The Fuse 10W Solar Laptop Charger is a portable solar array with built-in storage battery that is capable of charging most mobile devices, including most major brands of laptops.
The Fuse 10W is extremely useful if you’re tethered to work, but still want to be able to get to the far reaches of the cell system for days and maintain a charge. Or if you just want to keep your phone up and running to track your progress via Runtastic or the like as you’re hiking the Appalachian Trail.
It’s also useful for charging tablets and laptops if you just want to ruin the majesty of nature as you unwind with a movie or catch up on a book, or alternately slap an iPad in front of your kids who are not appreciating nature’s beautiful bounty. You can also charge your camera again and again and again if you want to bring home the memories.
The audience is a pretty select group, so you’ll need to figure out if it’s for you or not.
Now for me, I appreciated the laptop charging, although I most likely would not be hiking with a laptop. Still, it is neat to have a way to power one should I desire it.
As far as I can tell, the device is capable of nearly charging my laptop from 12% to full before expending its battery; however, as stated above, I’m not planning on doing any sort of hiking with the laptop, and I start wondering who this particular feature is for – forest rangers? Cartographers? People with satellite phone internet? Sand people? It’s potentially useful, but the appeal is limited.
There are several adapters for different types of laptops, and a switch that allows you to specify the voltage that the charger puts out.
The on-board battery stores enough juice to charge my phone many times over, but it also gets enough power from the sun to positively charge my phone in direct sunlight without the aid of the battery, unlike most other solar chargers I’ve played with where the sun couldn’t keep up and I ended up with a slow drain. It can also about halve the drain of a laptop just from the sun if you want to st it outside in direct sunlight plugged in.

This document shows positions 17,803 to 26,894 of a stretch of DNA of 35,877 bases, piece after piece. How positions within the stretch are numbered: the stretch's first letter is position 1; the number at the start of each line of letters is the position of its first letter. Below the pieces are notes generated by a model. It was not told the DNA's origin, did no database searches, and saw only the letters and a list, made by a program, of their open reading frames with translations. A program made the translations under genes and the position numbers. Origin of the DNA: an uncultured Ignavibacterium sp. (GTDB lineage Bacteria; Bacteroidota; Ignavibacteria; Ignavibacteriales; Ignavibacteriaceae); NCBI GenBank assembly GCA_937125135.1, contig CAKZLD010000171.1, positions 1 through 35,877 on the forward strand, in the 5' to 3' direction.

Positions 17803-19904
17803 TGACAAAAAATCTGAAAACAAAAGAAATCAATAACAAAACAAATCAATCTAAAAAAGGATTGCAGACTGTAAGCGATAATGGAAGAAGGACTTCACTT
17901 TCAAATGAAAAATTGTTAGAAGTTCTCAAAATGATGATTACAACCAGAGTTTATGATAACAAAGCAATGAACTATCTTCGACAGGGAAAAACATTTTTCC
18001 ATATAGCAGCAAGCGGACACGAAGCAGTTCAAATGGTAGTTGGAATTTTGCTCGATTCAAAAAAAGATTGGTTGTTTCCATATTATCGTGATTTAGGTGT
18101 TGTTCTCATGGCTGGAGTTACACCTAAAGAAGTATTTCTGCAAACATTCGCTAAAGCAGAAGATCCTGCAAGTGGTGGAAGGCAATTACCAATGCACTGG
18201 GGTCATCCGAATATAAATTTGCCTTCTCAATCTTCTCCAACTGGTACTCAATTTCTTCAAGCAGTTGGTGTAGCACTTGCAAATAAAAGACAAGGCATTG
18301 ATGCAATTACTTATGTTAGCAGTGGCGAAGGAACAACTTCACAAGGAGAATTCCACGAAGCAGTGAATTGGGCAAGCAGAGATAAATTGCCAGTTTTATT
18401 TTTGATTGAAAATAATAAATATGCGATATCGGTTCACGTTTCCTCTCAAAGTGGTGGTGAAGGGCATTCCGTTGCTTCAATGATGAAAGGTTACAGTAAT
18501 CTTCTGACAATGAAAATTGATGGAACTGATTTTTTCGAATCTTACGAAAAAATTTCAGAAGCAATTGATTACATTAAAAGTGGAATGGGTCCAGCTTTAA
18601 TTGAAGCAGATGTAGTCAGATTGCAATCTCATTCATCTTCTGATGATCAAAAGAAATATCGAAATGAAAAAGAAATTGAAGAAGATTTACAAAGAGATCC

What’s interesting to see is that even in next to no direct sunlight, the array will produce some charge. It’s not particularly great, but I got this on day one of what was to be a week without sunlight, so my testing was otherwise slowed significantly.
Going by the manufacturer specs, as I just tossed it in the sun to charge and then remembered it was sitting outside at 11:00 p.m. One and a half hours of sunlight will give the average cell phone a complete charge. The internal battery is a 16,000mAh unit and seems to fully charge in December’s weak and overcast sun within a day.
Besides being chargeable via the sun, you can also plug the unit into a car adapter or wall outlet so that you have a full charge for the start of your trek.
The array. it should be noted, is tough. The battery casing is pretty solid, and you do not have the feeling that a drop won’t do much, other than put it father from the sun. There’s not a particularly large amount of storage space in the thing, so it should be considered a loss of storage to a backpack rather than an addition. It does have enough storage space for a small tablet and a phone, though.
This is not particularly something I think will economically make sense for most of our readers. I think for the people who need it, it’s reasonably priced, but for the person who’s going on an overnight camping trip or two this year where the furthest they’ll get is a half mile from their car, there are several more economical options than this.
If you have to be connected, powered, and mobile at all times, and feel like lugging around a three-point-something-pound charger, this is quite useful. Due to the internal battery, this is even potentially useful in massive weather events where you don’t see the sun for a few days.
In an emergency situation, it might come in handy; however, in most situations where you would need it. I believe the cell networks might also be down. It would be to power your pre-loaded entertainment devices.
If you have no foreseeable plans to leave civilization for more than a day or two, it’s not for you. There are plenty of much more economical methods of keeping charged. If you want to wander wherever the wind may take you and still be able to use your Google Maps and catch up on downloaded movies, books, music, this might be something to look at.
Personally, I really like the device, but it’s probably not something that I would purchase unless I was camping at Bonnaroo again, in which case it might pay for itself selling cell phone/camera charges
The Voltaic Fuse 10W is available for $339.00 from the manufacturer.